The Cocktail Bar

NOTE: This conversation runs backwards! For the benefit of regular readers the newest comments are put at the top.

girls in Pit-london who love Aristasia and would like to visit Aristasian soil may discuss a Visit to the Aristasian Embassy, which is five minutes from an Underground station. Pop us a note if you are interested.

Music Playing: The Quirinelles with Silver Bells

Dateline: 10 December 1951

From The Heart Of The Hestia

Oh, hello, Darlings all! I am Marcelene G., career houseblonde, a Mrs. and mother of two grown-up girls. I could no longer idly sit by sipping champagne cocktails evening after evening and have our rival women's maggie, McCall's, get any more free publicity with those lovely hat photos! After all, the Kadorian Ladies' Home Journal is "The Magazine Women Believe In": we have a certified circulation of more than 4,000,000!

 I am a staff writer for Food and Homemaking - and the only qualified houseblonde in the department. (I got the job by winning a cooking competition: I dreamt up what is now commonly known as a Coronado Crown Wiener Roast - two dozen wieners stuck end-on around a central spinach-mayonnaise mold to resemble a crown roast of lamb, but far less expensive and almost as tasty!) Hats and high fashion are all very fine and very feminine - don't get me wrong - but without a warm, happy hestia for a smartly-dressed brunette to come home to, hats and high fashion don't count for beans - and that's all she'll have to eat if her blonde doesn't know her way round a kitchen! That's what my department is all about: helping new brides become competent houseblondes and helping experienced houseblondes keep au courant with the latest developments in domestic science, foodstuffs and home appliances.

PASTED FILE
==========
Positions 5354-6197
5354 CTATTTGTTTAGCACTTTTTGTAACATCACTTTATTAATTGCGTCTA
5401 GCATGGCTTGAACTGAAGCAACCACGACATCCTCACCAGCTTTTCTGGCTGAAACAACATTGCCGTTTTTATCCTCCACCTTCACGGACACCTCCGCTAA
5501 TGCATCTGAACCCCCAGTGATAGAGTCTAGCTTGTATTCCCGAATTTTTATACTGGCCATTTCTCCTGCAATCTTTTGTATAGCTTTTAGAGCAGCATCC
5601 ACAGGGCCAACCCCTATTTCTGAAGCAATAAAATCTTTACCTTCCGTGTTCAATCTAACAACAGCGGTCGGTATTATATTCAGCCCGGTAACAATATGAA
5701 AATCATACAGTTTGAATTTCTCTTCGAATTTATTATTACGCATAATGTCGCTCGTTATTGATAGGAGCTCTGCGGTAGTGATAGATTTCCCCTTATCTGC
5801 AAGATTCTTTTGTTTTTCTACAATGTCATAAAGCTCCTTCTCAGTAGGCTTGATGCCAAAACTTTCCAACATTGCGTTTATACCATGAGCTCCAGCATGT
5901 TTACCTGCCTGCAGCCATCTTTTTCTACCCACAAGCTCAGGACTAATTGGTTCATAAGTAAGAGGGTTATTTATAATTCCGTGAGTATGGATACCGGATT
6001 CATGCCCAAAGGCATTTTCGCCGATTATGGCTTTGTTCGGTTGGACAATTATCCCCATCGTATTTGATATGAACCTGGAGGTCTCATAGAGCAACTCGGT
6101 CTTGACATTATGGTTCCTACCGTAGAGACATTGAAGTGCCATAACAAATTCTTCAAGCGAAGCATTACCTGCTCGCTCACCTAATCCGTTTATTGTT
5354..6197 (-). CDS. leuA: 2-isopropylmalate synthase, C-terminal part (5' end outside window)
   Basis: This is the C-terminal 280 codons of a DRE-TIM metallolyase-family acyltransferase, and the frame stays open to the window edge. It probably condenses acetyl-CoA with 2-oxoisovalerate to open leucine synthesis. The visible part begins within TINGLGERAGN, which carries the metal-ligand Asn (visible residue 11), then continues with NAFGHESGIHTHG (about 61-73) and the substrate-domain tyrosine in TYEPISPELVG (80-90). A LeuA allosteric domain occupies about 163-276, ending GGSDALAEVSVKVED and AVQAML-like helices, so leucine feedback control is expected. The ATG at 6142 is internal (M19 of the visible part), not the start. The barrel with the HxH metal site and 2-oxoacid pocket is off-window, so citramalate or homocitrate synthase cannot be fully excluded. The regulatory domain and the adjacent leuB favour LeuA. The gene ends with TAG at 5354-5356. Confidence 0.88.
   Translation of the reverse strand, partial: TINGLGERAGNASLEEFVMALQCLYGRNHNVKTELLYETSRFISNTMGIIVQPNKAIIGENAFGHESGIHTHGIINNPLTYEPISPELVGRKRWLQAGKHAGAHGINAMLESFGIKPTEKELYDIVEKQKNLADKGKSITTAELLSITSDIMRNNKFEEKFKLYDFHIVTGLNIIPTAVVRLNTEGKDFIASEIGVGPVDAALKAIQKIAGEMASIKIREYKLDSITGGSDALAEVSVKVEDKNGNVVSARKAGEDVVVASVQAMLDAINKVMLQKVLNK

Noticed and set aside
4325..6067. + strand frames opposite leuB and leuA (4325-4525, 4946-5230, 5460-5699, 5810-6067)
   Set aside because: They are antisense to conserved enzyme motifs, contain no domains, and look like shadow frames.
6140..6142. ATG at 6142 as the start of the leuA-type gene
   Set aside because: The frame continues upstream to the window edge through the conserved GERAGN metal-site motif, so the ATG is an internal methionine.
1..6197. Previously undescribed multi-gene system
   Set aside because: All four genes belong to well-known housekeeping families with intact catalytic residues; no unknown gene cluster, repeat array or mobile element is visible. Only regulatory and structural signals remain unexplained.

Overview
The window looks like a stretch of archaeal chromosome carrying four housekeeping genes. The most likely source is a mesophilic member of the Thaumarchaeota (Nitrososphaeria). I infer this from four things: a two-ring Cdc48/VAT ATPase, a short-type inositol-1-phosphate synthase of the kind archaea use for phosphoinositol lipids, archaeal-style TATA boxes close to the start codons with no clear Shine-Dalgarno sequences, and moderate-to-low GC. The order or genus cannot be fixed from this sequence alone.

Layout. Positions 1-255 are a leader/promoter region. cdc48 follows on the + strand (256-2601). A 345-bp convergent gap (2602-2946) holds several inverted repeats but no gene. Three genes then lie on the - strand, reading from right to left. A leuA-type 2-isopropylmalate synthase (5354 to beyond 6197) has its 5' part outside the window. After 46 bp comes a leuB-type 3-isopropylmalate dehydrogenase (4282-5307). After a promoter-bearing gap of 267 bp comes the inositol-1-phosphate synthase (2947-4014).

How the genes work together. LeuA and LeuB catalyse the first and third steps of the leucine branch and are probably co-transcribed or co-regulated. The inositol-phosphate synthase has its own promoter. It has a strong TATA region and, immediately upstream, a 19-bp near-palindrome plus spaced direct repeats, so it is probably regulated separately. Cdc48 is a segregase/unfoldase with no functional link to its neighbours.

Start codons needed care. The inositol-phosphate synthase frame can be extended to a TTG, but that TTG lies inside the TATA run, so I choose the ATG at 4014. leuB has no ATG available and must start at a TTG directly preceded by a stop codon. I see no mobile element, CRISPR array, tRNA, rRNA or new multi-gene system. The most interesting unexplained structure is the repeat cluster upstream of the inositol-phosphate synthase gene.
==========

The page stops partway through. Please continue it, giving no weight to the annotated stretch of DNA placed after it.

So here is a picture of me in our maggie's own test kitchen, in front of the very latest in Kadorie ranges, displaying my grand lemon chiffon cake (those are apple rings baking in the oven). 'Course, it looks as if I have just taken the cake out of the oven, but that is just for show - every blonde knows, (or should!), that the icing is put on after the cake is all cooled!


Very Happy

Dears and darlings, here is your own Ellhedrine. You can always guess what I have been up to when you haven't seen me for a spot - just working away, preparing for all those dreadful exams. Now that I know I shall see Miss Barbara sometimes at Milchford I am foply anxious to get there (foply is the next one up after triply, you know - singly, doubly, triply, foply).

 And every one has been so nice to me. Miss Barbi and Mina saying I am exotic, even though I am only Ellhedrine Joans from a little town in Quirinelle who goes to Brightsea for her holidays, and even though I wear a green school uniform and only put on my squirrel coat to come here. Well, of course that is kind, but I can hear in your dear voices that you really mean it. I am not sure how you can, but I know you do, and that has made me so very happy.